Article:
The New England energy system faces natural gas supply constraints that could threaten electric grid reliability this winter. It is an issue that has existed for years, and one that federal regulators have struggled with before.
At an all-day technical conference on Thursday in Vermont, the Federal Energy Regulatory Commission heard more than two dozen regional stakeholders discuss New England’s gas woes. The discussion followed in the footsteps of a similar meeting FERC hosted 10 years ago in Boston.
“It's shocking and terrifying how close the notes and the talking points we had for that one could be reflected today,” Dan Dolan, president of the New England Power Generators Association, said at the event.
Few solutions emerged, as a variety of stakeholders laid out their perspectives.
“We've been talking about energy security for a very long time in New England,” Maine Public Utilities Commission Chair Philip Bartlett II said. “We have come up with a lot of solutions ... and then as soon as we do, we just start talking again about the energy security problem and what we need to do to fix it.”
The key question, Bartlett and others said, is how much “insurance” the region needs to buy in terms of investment in new energy resources. “I think we're in this situation because we haven't carefully defined and come up with a way to measure ... energy security or energy adequacy,” he said.
ISO New England published a problem statement in August floating the idea of an “energy reserve” to ensure grid reliability and continued access to liquefied natural gas at Constellation Energy’s Everett LNG terminal.
“It could be a very, very expensive proposal,” Bartlett said. “That may be well worth the investment, if it's going to make a serious contribution to resource adequacy. But if it's not, then obviously we don't want to do it.”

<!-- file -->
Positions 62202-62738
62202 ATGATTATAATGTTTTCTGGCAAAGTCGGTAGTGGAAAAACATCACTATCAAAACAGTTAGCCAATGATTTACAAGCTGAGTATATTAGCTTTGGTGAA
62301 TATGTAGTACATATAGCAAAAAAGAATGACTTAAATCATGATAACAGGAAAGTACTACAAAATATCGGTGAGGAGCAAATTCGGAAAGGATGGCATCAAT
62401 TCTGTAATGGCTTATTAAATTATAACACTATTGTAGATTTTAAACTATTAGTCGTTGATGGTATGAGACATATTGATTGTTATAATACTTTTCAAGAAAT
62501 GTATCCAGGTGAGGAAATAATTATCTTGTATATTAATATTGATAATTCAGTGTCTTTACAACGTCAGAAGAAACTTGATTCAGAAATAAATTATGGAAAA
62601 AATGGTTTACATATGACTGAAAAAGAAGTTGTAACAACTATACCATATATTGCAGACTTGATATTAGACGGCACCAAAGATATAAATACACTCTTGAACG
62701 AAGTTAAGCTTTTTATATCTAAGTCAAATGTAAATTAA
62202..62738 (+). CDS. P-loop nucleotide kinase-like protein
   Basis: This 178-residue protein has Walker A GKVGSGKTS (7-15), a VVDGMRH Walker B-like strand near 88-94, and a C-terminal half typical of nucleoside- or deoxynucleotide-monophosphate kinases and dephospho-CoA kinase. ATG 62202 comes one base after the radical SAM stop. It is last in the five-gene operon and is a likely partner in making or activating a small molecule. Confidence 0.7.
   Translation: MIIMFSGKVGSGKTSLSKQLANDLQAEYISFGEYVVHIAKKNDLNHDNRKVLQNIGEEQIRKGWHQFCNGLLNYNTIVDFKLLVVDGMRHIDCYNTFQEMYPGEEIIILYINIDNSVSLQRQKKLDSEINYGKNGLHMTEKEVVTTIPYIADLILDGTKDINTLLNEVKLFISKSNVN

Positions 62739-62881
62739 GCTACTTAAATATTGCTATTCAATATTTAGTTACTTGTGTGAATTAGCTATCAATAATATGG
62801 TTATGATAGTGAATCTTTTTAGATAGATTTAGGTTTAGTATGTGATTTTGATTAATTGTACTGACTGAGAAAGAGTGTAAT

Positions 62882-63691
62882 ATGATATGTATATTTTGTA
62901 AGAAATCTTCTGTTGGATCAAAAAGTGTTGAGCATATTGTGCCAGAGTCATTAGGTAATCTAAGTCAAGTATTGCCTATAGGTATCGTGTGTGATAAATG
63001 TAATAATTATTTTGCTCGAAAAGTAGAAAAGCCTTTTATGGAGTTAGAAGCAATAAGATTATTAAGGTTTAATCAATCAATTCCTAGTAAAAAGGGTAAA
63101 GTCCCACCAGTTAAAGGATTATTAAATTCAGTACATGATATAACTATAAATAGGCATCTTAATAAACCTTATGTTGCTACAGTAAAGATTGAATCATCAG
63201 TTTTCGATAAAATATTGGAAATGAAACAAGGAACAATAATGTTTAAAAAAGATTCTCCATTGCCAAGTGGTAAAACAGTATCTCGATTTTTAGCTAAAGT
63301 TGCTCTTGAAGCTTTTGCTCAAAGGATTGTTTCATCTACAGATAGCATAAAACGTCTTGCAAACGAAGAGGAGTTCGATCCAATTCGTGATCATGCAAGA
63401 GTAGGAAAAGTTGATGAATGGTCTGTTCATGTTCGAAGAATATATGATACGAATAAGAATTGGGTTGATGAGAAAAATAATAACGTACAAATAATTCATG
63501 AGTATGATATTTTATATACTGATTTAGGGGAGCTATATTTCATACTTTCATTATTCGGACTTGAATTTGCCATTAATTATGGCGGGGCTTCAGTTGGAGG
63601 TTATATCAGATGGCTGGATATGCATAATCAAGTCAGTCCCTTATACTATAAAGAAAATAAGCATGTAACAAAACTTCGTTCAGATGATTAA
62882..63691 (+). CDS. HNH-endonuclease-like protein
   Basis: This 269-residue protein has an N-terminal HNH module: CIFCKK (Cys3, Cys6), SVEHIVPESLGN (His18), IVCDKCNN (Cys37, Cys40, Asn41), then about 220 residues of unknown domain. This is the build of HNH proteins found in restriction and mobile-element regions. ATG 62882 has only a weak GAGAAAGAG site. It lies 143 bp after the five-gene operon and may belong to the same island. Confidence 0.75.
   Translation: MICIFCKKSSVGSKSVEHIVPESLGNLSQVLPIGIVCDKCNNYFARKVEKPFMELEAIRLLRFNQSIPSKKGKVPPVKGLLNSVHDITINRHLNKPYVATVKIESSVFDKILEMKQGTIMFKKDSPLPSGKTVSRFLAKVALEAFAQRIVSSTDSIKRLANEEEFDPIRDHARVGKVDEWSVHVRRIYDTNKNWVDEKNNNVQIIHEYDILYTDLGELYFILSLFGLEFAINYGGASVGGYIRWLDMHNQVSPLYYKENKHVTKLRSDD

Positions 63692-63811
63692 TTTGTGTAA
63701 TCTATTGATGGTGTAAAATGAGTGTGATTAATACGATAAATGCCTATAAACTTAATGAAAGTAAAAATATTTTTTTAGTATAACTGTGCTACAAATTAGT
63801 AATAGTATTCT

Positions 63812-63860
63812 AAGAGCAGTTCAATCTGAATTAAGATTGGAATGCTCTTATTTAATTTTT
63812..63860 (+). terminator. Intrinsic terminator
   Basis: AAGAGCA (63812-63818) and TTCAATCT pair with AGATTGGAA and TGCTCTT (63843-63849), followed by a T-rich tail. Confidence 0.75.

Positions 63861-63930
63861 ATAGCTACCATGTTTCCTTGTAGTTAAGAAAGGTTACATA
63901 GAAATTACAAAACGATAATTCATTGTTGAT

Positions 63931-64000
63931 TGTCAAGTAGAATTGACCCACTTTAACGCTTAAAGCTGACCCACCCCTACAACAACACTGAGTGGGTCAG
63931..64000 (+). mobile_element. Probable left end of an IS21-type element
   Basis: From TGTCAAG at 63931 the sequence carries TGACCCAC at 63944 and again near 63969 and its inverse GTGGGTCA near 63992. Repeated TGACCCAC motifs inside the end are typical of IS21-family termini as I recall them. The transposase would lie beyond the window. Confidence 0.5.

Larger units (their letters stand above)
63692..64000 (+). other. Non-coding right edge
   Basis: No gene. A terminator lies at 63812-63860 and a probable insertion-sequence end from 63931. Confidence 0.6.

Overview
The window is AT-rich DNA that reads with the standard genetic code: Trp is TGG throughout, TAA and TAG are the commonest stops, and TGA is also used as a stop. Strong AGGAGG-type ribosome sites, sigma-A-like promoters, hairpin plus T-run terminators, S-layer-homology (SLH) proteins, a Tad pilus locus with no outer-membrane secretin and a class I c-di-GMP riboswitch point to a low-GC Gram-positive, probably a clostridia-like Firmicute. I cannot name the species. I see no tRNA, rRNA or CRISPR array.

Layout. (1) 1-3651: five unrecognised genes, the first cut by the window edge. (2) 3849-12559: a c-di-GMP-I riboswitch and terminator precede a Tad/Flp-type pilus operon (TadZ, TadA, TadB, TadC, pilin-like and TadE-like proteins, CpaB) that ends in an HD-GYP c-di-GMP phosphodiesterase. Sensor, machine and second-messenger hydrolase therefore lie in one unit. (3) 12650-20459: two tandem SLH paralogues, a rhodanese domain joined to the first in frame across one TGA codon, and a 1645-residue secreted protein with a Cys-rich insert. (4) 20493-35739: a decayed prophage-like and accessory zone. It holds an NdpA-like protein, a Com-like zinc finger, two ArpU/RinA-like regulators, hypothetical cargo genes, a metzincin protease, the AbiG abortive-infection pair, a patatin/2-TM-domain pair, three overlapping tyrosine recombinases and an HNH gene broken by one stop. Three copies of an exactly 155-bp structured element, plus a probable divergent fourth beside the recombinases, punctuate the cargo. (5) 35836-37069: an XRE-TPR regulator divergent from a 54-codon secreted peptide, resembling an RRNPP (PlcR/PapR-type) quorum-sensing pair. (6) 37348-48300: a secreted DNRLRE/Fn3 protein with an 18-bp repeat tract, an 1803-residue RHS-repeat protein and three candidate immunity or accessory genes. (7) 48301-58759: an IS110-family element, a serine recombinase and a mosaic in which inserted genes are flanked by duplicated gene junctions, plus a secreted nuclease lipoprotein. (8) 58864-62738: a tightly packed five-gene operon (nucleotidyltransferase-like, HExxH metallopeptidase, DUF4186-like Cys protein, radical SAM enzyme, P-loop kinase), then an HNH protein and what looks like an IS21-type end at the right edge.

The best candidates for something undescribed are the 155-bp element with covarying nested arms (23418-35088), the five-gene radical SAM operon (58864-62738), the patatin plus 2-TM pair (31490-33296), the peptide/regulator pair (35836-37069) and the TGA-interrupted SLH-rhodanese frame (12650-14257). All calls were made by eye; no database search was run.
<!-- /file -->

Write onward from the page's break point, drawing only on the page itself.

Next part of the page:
Vermont Department of Public Service Commissioner June Tierney urged stakeholders not to discount the potential of demand-side management, and pointed to California’s use of distributed storage to reduce grid stress.
“Let us not underestimate the people of New England,” Tierney said. “If they’re called upon to reduce their demand immediately ... they will respond.”
The New England ISO is committed to adding renewables and storage, said Gordon van Welie, president and CEO of the grid operator. He cautioned, however, against moving too quickly.
The ISO published its Future Grid Reliability Study in July, and modeled a variety of decarbonization scenarios in 2040. The report concluded those approaches “may require a significant amount of gas or stored fuels to support variable resources.”
The region “needs to be careful not to retire needed, existing infrastructure, until we are sure it is not needed,” van Welie said. “And that's not what we're doing at the moment. We're retiring infrastructure on the hope that new infrastructure will be replacing it.”
“We’re going into this winter basically crossing our fingers and hoping,” FERC Commission James Danly said. He questioned if FERC can issue a Section 206 finding under the Federal Power Act, directing the ISO or another party to secure gas supplies.
An FPA Section 206 proceeding could result in FERC setting new terms in the New England capacity market and directing the ISO to ensure sufficient fuel is procured.
The region needs about an additional 20 Bcf of LNG to cover the risk of insufficient supplies this winter, van Welie said. “But my guess is you’re going to tell me the Federal Power Act does not authorize you to do that,” he responded to Danly.
In the event FERC does issue a 206 finding, van Welie urged commissioners, “please do not issue a 206 unless you issue it with clear guidance. ... This is such a complicated issue if you issue a 206 you will shut down communication between the parties.”
Federal regulators say they understand what is at stake. FERC Chairman Richard Glick pointed to the impacts of winter storm Uri, which hit Texas in February 2021.
“A couple hundred people died in the United States because they lost electricity, and that’s just unfathomable,” Glick said. “It's very important that we not just have these conferences, pat ourselves on the back and go home and not do anything, because the stakes are too high.”